The English Library, still going strong
Our Puerto correspondent, Brian Eldridge sings the praises of the town´s English Library, where her is a volunteer, in his own unmistakable style.
The English Library in Puerto de la Cruz emphasises the length of time there has been a British presence in the town.
Whether you are a resident or a visitor, the library has been here to cater for your literary needs for over 100 years. I am sure that much has been written about the library before so to be honest I was in two minds if I should make any comment or indeed put my particular slant on it.
So why is it named the “English” library, one might reasonably ask? Opened, surely, during a time when the Union Jack was proudly flying throughout the world, why is it not the “British” library which after all would be far more representative of its current users? I wonder if in these politically correct times we are expected to live in, a name change has ever been considered.
I guess I am a bit of a closet Anglophile, proud of my heritage, of the country I grew up in, though obviously discontented enough by recent changes to choose to live here now. Yet even I recognise this point about the name and would accept a change; why not the “English Language” library which would encompass all of its present users? I am not really patriotic but have to admit to having recently taken some pleasure from replying to a recent, rather stout and quite arrogant, visitor who made a beeline to my desk and demanded to know where “the German language” books were kept. Of course, I politely informed her she was in “the English Library” so there were none.
Yes, there, I have admitted it, I am a Library Volunteer, or at least I am for two and a half hours each Friday afternoon, my allotted slot, as it were. Perhaps this is another reason for my hesitation before writing this. I will have to be careful what I say!
You will find me languishing behind the A to K desk, so if you want to put a face to the person who writes these little pieces about Puerto, why not pay us a visit. For you see I am ever the optimist, I always assume that there are some readers who take the trouble to read my articles and don’t just immediately turn to the TV pages to plan their next week’s British TV viewing.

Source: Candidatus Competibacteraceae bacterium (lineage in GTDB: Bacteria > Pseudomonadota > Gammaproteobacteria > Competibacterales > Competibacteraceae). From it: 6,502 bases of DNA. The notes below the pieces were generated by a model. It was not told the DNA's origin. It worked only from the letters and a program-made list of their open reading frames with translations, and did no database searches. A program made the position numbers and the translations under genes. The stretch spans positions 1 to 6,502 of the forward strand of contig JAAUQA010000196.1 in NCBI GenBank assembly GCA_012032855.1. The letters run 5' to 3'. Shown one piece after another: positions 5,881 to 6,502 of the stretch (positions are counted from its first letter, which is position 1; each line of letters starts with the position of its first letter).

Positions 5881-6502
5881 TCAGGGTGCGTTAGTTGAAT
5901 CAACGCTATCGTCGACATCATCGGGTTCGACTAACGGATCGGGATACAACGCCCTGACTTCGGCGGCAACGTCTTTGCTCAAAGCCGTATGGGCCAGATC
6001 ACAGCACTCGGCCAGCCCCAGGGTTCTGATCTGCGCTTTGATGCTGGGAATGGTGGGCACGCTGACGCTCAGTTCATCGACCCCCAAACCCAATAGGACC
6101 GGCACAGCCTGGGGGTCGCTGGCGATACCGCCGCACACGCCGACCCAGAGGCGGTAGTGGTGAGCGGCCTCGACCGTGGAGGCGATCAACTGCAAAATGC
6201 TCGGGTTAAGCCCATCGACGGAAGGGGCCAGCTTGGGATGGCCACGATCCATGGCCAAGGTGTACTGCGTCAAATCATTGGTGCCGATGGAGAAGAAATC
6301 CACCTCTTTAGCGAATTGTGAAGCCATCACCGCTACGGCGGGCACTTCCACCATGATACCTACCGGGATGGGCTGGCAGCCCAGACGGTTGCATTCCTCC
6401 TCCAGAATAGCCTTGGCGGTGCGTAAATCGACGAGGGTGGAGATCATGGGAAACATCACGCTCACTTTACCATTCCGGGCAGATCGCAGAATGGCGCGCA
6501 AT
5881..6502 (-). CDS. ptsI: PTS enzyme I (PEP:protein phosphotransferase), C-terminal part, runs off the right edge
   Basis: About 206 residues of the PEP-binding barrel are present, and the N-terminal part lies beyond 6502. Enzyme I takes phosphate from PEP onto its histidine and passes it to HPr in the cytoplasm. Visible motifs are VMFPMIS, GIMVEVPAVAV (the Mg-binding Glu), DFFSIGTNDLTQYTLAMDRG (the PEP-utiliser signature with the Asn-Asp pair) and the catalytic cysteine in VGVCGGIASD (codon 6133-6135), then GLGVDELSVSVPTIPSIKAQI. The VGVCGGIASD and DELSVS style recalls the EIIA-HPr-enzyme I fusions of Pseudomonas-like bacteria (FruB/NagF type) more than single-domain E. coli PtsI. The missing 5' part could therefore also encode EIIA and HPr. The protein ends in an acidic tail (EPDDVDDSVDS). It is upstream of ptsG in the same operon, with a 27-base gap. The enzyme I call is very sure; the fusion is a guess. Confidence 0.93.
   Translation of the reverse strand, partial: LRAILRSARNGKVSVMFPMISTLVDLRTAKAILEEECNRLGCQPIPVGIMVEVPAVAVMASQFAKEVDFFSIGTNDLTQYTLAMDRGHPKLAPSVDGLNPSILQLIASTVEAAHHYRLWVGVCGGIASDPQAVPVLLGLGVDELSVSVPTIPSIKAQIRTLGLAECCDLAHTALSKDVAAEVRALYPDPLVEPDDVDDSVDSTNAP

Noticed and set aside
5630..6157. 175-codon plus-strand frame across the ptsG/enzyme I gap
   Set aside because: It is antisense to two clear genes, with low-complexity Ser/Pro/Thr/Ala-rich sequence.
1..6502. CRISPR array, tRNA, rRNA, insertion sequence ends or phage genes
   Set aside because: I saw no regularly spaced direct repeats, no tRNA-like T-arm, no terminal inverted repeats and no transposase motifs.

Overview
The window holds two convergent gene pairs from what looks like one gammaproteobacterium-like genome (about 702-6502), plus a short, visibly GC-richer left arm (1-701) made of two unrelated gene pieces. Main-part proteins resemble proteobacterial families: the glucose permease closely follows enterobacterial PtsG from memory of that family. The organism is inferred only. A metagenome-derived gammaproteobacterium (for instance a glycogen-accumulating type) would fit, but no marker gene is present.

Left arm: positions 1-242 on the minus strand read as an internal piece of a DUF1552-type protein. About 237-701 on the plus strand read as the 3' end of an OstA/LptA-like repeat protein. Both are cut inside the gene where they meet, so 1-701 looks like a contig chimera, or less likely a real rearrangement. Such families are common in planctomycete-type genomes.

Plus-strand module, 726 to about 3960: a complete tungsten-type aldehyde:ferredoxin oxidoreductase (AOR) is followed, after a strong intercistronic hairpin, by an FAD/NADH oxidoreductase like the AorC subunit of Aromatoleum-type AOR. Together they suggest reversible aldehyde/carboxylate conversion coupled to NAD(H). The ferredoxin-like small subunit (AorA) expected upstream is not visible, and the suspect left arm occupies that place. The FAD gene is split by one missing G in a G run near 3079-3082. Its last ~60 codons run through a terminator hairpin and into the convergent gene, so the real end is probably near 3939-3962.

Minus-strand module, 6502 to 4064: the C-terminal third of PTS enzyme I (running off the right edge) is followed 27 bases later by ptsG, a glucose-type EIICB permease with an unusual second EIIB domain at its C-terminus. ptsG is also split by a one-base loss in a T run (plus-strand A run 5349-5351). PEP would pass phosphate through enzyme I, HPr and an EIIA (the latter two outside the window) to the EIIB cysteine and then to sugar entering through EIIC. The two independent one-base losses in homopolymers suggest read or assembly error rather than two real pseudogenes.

So let’s get to the nitty gritty. What exactly has the Library got offer. Funded by subscription, it provides for its members the opportunity to borrow, books obviously, along with a good selection of DVDs and dare I say it, a complete wall full of VHS videos. Yes they still exist and yes there are members who borrow them. Don’t worry I will spare their blushes and refrain from naming them. There is a wide range of fiction, non-fiction; children’s books, talking books, large print books and a reference library are all on offer. You would be surprised what little gems you can unearth by searching along the shelves, many of which probably haven’t seen the light of day for years.
The library is open four days a week, on Monday and Friday afternoons from 3pm to 5.30pm and on Wednesday and Saturday mornings from 10am to 1pm and is staffed and run completely by volunteers. Don’t worry I am not typical, the majority of volunteers are much more sensible!
The library offers much more than as already detailed above, including a computer club and a gardening club which is responsible for the upkeep of the beautiful gardens. Social events are organised throughout the year, hog roasts, garden parties, paella parties, informative talks and demonstrations. There is even a do-it-yourself pantomime which relies on audience participation. The building is also used by other clubs; it really is one of the social hubs for the resident British community.